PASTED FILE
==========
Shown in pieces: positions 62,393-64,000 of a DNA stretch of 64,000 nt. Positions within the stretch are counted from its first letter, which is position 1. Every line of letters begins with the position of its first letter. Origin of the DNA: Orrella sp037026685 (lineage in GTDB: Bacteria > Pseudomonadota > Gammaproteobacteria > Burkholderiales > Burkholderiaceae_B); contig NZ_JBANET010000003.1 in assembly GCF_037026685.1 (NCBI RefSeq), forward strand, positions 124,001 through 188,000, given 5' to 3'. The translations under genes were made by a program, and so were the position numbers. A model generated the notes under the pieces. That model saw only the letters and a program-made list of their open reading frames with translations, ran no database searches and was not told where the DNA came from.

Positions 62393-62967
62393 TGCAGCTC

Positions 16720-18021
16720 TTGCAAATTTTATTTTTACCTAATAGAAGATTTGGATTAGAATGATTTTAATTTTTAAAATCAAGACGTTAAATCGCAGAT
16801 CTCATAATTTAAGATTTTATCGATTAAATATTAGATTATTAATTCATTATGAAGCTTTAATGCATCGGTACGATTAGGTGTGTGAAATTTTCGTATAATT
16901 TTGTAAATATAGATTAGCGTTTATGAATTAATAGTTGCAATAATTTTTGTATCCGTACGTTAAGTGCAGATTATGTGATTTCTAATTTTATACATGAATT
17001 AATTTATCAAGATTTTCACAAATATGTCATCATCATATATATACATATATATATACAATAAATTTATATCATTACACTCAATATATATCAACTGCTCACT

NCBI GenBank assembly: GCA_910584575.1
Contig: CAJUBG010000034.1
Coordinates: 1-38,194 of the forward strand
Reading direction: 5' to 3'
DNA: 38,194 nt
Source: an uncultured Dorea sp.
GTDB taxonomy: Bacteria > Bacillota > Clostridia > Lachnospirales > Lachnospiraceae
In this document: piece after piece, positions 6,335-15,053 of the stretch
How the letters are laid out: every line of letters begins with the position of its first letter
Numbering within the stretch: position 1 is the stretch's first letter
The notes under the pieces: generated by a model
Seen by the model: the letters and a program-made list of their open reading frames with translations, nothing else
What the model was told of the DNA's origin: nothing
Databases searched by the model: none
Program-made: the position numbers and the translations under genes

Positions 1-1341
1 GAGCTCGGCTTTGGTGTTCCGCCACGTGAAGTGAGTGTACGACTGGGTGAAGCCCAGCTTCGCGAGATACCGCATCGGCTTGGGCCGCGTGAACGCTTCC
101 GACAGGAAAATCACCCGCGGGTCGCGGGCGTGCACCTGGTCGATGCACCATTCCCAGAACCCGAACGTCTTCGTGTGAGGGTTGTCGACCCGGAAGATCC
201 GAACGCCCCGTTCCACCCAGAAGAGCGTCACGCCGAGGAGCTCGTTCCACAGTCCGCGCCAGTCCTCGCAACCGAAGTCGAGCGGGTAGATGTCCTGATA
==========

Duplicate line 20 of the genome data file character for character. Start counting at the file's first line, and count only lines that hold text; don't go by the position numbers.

Seen by the model: the letters and a program-made list of their open reading frames with translations, nothing else